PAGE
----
Rare Final State of oe Of The Most Famous World Maps of the 17th Century with Portraits of Gerard Mercator and Jodocus Hondius
Spectacular old color example of Hondius' decorative world map, first issued in the 1630 edition of the Mercator-Hondius Atlas, in response to competition from Willem Blaeu. This is the final state of the map, with the date 1666 added and significant cartographic updates as noted below.
The present example is the extremely rare final state of the map, which has been revised to show the Dutch discoveries in Australia (Hollandia Nova), including Abel Tasman's discovery of Van Diemen's Land (Tasmania) and the coastline of New Zealand, as discovered by Tasman. Most of the Coastline of Terra Australis Incognita has been removed. 't Land van Eso has also been added to the north of Japan.
In the western hemisphere, the West Coast of North America has been revised. The Straet de Vries in sknow shown, as is Compagnies Land, and a revised westernmost coastline, with new place names and the removal of Nova Albion, Cape Mendocino, Cape Nevado, etc. In the South Pacific, to the north of New Zealand, the Eyl. Rotterdam and Eyl Amsterdam appear and a bit further west, the I de S. Pedro.
As with prior editions, California is shown as an island and Korea is now called an Isthmus, no longer being represented as an Island, with a large and impressive early representation of the Philippines below.
In South America, the Straits of Le Maire now appear, although Hondius still hints at a narrow channel between Terra Australis and Tierra del Fuego.
In the Sea of Cortez, a curious double set of rivers empties out of the Southwest, with an unnamed Rio Grande draining incorrectly into the Sea of Cortez, rather than the Gulf of Mexico.
A primitive conception of the Mississippi River is present, but no sign of the Great Lakes. Virginia is prominently named and to the north, the newly discovered regions reached by Henry Hudson are identified with his name.
The map includes portraits of Ptolemy, Mercator, Hondius and Julius Caesar, in the richly ornate decorative borders. The map includes an early appearance of Australia's Northern Coastline. One of the most beautiful world maps of the period.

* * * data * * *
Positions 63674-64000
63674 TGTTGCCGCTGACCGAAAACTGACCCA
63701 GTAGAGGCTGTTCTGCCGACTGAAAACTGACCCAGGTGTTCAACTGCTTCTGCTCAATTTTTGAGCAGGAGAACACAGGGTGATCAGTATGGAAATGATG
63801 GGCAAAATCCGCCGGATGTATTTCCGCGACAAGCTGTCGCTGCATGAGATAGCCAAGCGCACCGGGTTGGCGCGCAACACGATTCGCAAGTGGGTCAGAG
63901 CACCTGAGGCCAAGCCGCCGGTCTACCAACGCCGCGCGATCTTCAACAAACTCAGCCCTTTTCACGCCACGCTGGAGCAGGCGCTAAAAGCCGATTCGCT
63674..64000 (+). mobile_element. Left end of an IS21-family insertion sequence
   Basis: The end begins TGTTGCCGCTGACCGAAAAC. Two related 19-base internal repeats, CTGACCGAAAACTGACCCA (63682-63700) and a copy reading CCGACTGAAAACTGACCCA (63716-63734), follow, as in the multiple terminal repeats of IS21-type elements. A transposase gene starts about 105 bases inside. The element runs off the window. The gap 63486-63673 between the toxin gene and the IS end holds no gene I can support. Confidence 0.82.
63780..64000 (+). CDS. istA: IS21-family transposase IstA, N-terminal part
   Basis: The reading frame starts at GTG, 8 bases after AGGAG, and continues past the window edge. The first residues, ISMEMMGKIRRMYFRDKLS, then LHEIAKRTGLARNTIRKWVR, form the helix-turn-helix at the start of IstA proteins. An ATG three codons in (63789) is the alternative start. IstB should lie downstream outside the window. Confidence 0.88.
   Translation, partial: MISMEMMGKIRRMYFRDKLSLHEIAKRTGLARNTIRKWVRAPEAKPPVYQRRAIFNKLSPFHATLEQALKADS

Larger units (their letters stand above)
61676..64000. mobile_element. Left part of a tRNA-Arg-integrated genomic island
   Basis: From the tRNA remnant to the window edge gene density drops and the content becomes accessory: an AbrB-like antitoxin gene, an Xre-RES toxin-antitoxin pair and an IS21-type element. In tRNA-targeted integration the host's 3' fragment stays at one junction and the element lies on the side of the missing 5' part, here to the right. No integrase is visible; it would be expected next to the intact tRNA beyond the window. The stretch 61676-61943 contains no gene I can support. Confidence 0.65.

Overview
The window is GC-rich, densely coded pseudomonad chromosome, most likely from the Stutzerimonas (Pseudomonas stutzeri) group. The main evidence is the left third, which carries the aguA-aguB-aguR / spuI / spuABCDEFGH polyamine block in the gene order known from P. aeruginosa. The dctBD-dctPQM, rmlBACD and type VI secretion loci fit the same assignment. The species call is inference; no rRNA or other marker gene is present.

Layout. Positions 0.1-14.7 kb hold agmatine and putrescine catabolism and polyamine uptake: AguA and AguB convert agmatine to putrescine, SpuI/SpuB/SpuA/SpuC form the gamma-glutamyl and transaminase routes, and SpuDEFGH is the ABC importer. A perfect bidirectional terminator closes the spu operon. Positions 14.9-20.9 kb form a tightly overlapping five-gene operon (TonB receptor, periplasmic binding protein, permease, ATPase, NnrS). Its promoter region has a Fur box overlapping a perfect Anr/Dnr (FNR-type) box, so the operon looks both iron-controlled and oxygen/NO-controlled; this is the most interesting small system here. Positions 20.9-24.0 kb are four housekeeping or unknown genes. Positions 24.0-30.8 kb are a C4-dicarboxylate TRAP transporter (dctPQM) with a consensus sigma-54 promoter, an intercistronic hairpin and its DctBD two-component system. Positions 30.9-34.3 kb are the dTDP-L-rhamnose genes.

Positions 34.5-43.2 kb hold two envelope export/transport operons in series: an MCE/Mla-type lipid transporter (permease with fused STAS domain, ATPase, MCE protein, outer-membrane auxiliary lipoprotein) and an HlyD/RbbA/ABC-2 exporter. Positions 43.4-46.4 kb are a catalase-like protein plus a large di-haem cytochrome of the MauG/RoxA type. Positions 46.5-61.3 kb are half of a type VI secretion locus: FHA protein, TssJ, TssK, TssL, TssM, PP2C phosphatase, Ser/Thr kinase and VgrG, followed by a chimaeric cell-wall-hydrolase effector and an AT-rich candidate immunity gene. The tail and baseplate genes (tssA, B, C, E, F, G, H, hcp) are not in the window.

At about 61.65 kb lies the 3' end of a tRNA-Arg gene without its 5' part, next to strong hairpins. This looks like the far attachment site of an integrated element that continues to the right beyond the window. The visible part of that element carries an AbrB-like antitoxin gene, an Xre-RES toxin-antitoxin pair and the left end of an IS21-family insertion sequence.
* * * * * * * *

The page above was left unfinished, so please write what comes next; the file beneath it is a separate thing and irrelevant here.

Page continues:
The present edition is quite rare, this being the first example we have ever seen.
Henricus Hondius (1597-1651) was a Dutch engraver and mapmaker, a member of a prominent cartographic family. His father, Jodocus Hondius, was also an engraver and geographer. While working with his father, Henricus was instrumental in the expansion and republishing of Mercator’s atlas, first published in 1595 and republished by Hondius in 1606.
Upon his father’s death in 1612, Henricus and his brother, Jodocus the Younger, took over the business. He set up his own shop in 1621, where he continued to release new editions of the Mercator atlas. Later, he partnered with his brother-in-law, Jan Janssonius, in continuing to expand and publish Mercator’s atlas, which would become known as the Mercator-Hondius-Janssonius atlas. Born and based in Amsterdam, he died there in 1651.
Jan Janssonius (also known as Johann or Jan Jansson or Janszoon) (1588-1664) was a renowned geographer and publisher of the seventeenth century, when the Dutch dominated map publishing in Europe. Born in Arnhem, Jan was first exposed to the trade via his father, who was also a bookseller and publisher. In 1612, Jan married the daughter of Jodocus Hondius, who was also a prominent mapmaker and seller. Jonssonius’ first maps date from 1616.
In the 1630s, Janssonius worked with his brother-in-law, Henricus Hondius. Their most successful venture was to reissue the Mercator-Hondius atlas. Jodocus Hondius had acquired the plates to the Mercator atlas, first published in 1595, and added 36 additional maps. After Hondius died in 1612, Henricus took over publication; Janssonius joined the venture in 1633. Eventually, the atlas was renamed the Atlas Novus and then the Atlas Major, by which time it had expanded to eleven volumes. Janssonius is also well known for his volume of English county maps, published in 1646.
Janssonius died in Amsterdam in 1664. His son-in-law, Johannes van Waesbergen, took over his business. Eventually, many of Janssonius’ plates were sold to Gerard Valck and Pieter Schenk, who added their names and continued to reissue the maps.